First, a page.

While polymers such as ethylene-vinyl acetate and lactic acid-glycolic acid enable release of molecules for over 100 days, certain hydrogels release proteins for shorter time periods. When encapsulated proteins remain in the body for a long time, they may denature or aggregate as a result of exposure to moisture at 37° C., resulting in a loss of biological activity and possible changes in immunogenicity. Rational strategies can be devised for protein stabilization depending on the mechanism involved. For example, if the aggregation mechanism is discovered to be intermolecular S—S bond formation through disulfide interchange, stabilization may be achieved by modifying sulfhydryl residues, lyophilizing from acidic solutions, controlling moisture content, using appropriate additives, and developing specific polymer matrix compositions.

Sustained-released compositions also include preparations of crystals of the antibody suspended in suitable formulations capable of maintaining crystals in suspension. These preparations when injected subcutaneously or intraperitonealy can produce a sustain release effect. Other compositions also include liposomally entrapped antibodies. Liposomes containing such antibodies are prepared by methods known per se: U.S. Pat. No. DE 3,218,121; Epstein et al., Proc. Natl. Acad. Sci. USA, (1985) 82:3688-3692; Hwang et al., Proc. Natl. Acad. Sci. USA, (1980) 77:4030-4034; EP 52,322; EP 36,676; EP 88,046; EP 143,949; 142,641; Japanese patent application 83-118008; U.S. Pat. Nos. 4,485,045 and 4,544,545; and EP 102,324.

The dosage of the antibody formulation for a given patient will be determined by the attending physician taking into consideration various factors known to modify the action of drugs including severity and type of disease, body weight, sex, diet, time and route of administration, other medications and other relevant clinical factors. Therapeutically effective dosages may be determined by either in vitro or in vivo methods.

An effective amount of the antibodies, described herein, to be employed therapeutically will depend, for example, upon the therapeutic objectives, the route of administration, and the condition of the patient. Accordingly, it is preferred for the therapist to titer the dosage and modify the route of administration as required to obtain the optimal therapeutic effect. A typical daily dosage might range from about 0.001 mg/kg to up to 100 mg/kg or more, depending on the factors mentioned above. Typically, the clinician will administer the therapeutic antibody until a dosage is reached that achieves the desired effect. The progress of this therapy is easily monitored by conventional assays or as described herein.

It will be appreciated that administration of therapeutic entities in accordance with the compositions and methods herein will be administered with suitable carriers, excipients, and other agents that are incorporated into formulations to provide improved transfer, delivery, tolerance, and the like. These formulations include, for example, powders, pastes, ointments, jellies, waxes, oils, lipids, lipid (cationic or anionic) containing vesicles (such as Lipofectin™), DNA conjugates, anhydrous absorption pastes, oil-in-water and water-in-oil emulsions, emulsions carbowax (polyethylene glycols of various molecular weights), semi-solid gels, and semi-solid mixtures containing carbowax. Any of the foregoing mixtures may be appropriate in treatments and therapies in accordance with the present invention, provided that the active ingredient in the formulation is not inactivated by the formulation and the formulation is physiologically compatible and tolerable with the route of administration. See also Baldrick P. “Pharmaceutical excipient development: the need for preclinical guidance.” Regul. Toxicol. Pharmacol. 32(2):210-8 (2000), Wang W. “Lyophilization and development of solid protein pharmaceuticals.” Int. J. Pharm. 203(1-2):1-60 (2000), Charman W N “Lipids, lipophilic drugs, and oral drug delivery-some emerging concepts.” J Pharm Sci. 89(8):967-78 (2000), Powell et al. “Compendium of excipients for parenteral formulations” PDA J Pharm Sci Technol. 52:238-311 (1998) and the citations therein for additional information related to formulations, excipients and carriers well known to pharmaceutical chemists.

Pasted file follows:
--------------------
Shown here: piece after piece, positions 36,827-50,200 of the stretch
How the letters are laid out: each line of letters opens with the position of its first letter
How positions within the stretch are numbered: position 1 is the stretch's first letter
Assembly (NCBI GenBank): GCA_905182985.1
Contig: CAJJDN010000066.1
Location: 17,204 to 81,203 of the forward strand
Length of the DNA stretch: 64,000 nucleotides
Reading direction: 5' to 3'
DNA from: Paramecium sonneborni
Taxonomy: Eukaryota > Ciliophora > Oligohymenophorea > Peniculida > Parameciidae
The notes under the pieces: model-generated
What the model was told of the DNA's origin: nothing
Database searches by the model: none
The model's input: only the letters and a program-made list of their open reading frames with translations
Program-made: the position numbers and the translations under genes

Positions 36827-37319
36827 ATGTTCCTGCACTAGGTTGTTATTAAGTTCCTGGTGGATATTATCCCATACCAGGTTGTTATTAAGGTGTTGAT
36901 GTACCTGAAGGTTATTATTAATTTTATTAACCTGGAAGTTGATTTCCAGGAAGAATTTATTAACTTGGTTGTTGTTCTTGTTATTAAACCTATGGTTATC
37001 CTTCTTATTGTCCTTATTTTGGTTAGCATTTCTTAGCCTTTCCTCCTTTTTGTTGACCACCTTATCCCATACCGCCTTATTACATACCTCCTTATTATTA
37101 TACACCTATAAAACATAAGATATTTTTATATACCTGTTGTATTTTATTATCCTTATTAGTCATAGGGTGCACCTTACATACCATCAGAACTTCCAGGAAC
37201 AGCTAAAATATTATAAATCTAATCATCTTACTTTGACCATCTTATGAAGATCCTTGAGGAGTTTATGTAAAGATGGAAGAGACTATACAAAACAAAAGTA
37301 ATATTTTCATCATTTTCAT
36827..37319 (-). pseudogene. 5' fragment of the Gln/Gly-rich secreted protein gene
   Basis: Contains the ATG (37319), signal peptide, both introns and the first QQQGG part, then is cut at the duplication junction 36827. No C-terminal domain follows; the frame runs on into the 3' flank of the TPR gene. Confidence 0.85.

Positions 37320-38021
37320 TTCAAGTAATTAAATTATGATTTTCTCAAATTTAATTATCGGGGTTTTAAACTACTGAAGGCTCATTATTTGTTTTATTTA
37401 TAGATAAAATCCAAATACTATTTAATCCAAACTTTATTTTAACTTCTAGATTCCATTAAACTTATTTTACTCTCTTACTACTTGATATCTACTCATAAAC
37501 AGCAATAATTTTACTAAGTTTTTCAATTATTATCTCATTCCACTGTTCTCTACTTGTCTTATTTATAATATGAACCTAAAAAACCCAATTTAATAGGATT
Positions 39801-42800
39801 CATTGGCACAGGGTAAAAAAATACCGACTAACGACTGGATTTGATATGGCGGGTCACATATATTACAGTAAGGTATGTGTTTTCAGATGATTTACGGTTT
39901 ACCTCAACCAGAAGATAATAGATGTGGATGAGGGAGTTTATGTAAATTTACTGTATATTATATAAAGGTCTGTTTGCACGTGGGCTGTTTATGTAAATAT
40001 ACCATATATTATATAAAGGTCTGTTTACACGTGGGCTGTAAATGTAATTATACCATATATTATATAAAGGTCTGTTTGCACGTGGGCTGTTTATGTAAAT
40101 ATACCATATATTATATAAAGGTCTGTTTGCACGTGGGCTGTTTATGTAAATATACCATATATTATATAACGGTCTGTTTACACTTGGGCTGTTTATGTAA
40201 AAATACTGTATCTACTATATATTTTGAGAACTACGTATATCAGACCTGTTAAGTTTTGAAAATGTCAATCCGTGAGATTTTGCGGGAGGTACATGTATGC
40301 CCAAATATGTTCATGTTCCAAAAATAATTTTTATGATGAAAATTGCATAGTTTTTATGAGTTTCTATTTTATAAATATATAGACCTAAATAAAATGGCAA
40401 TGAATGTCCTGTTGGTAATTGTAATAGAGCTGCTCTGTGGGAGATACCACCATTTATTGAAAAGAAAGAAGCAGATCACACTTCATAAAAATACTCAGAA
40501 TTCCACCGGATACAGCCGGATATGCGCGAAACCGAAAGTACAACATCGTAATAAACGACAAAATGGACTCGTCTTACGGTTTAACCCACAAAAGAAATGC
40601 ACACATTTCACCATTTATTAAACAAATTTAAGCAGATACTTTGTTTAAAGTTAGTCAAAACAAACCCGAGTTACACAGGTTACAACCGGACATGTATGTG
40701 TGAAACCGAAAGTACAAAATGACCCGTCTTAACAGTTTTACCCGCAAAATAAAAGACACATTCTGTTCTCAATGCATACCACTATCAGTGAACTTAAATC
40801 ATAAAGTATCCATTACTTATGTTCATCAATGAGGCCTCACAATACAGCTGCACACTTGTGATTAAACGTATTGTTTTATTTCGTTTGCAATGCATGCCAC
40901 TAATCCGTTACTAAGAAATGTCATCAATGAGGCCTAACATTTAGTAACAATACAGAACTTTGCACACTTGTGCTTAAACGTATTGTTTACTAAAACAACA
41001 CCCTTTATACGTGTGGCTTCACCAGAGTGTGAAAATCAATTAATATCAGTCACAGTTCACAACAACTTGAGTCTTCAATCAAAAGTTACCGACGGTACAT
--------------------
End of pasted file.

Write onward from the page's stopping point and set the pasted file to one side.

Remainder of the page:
It is expected that the antibodies described herein will have therapeutic effect in treatment of symptoms and conditions resulting from TNFα. In specific embodiments, the antibodies and methods herein relate to the treatment of symptoms resulting from TNFα including: fever, muscle ache, lethargy, headache, nausea, and inflammation. Further embodiments, involve using the antibodies and methods described herein to treat: cachexia, anorexia, rheumatic diseases such as arthritis, inflammatory diseases such as Crohn's disease, auto-immune diseases, such as psoriasis, graft-host reactions, and septic shock.

EXAMPLES

The following examples, including the experiments conducted and results achieved are provided for illustrative purposes only and are not to be construed as limiting upon the teachings herein.

Example 1 Antigen Preparation

TNFα-KLH Antigen Preparation for Immunization of XENOMOUSE® Animals